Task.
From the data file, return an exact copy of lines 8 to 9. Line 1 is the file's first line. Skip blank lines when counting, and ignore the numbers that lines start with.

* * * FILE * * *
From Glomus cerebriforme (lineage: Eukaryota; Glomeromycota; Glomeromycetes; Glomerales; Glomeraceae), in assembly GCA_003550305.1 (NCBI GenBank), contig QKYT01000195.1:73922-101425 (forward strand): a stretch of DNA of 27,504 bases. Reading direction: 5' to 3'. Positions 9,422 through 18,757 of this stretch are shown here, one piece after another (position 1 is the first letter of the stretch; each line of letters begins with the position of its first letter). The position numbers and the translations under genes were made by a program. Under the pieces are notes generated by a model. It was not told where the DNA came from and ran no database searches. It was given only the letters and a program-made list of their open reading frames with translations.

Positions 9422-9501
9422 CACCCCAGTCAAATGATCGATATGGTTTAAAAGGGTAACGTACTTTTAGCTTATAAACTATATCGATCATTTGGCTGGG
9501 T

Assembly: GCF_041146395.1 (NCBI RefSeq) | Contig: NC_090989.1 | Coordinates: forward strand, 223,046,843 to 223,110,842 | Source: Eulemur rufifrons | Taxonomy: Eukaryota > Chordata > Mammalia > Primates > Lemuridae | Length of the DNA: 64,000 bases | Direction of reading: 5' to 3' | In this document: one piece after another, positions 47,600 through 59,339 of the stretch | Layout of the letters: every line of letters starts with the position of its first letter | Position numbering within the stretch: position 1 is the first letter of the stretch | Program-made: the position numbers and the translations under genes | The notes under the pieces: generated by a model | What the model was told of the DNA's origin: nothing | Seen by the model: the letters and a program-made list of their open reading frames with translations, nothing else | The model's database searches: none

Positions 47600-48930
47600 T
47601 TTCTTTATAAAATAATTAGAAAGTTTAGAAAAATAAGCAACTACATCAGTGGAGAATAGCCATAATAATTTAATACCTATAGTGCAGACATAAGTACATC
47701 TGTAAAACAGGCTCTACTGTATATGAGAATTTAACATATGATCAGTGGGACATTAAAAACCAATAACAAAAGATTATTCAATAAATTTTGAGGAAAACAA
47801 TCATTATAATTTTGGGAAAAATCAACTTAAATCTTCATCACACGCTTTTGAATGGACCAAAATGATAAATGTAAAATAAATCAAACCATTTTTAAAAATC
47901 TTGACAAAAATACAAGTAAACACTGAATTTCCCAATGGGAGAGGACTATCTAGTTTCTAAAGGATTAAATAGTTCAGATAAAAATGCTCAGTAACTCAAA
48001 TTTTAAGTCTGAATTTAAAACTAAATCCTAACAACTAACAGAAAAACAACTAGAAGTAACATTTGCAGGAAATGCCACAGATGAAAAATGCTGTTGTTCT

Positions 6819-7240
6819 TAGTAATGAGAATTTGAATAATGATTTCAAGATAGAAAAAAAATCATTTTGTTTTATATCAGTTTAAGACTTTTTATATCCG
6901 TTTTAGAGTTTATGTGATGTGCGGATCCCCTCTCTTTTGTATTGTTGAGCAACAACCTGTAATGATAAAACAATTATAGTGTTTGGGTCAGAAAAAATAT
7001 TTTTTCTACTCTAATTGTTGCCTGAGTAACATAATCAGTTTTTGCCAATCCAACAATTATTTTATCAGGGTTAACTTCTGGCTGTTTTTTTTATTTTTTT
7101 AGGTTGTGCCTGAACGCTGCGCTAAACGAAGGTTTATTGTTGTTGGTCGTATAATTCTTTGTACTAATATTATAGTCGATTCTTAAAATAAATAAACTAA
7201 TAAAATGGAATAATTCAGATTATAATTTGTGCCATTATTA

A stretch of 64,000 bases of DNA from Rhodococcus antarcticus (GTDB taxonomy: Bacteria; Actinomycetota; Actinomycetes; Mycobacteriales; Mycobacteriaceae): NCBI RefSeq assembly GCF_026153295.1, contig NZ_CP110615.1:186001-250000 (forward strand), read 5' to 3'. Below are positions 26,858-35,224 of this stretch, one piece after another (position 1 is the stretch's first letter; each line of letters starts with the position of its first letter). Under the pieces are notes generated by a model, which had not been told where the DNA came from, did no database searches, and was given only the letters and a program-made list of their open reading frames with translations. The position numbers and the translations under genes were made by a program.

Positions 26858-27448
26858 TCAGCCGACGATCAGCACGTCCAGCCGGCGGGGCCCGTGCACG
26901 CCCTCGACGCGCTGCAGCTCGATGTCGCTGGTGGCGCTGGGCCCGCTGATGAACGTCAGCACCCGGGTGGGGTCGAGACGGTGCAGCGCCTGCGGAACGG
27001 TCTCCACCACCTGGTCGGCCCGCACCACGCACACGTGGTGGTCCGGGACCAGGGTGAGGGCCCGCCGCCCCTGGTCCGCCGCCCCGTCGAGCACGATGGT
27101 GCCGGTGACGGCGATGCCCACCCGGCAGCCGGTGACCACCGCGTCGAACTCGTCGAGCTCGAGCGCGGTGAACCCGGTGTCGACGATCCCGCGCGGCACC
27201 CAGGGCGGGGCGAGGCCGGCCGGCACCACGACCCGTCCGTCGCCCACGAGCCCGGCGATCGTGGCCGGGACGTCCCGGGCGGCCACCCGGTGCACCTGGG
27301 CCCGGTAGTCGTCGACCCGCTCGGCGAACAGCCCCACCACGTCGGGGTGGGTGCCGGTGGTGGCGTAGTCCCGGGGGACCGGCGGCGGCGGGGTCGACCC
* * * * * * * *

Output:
47601 TTCTTTATAAAATAATTAGAAAGTTTAGAAAAATAAGCAACTACATCAGTGGAGAATAGCCATAATAATTTAATACCTATAGTGCAGACATAAGTACATC
47701 TGTAAAACAGGCTCTACTGTATATGAGAATTTAACATATGATCAGTGGGACATTAAAAACCAATAACAAAAGATTATTCAATAAATTTTGAGGAAAACAA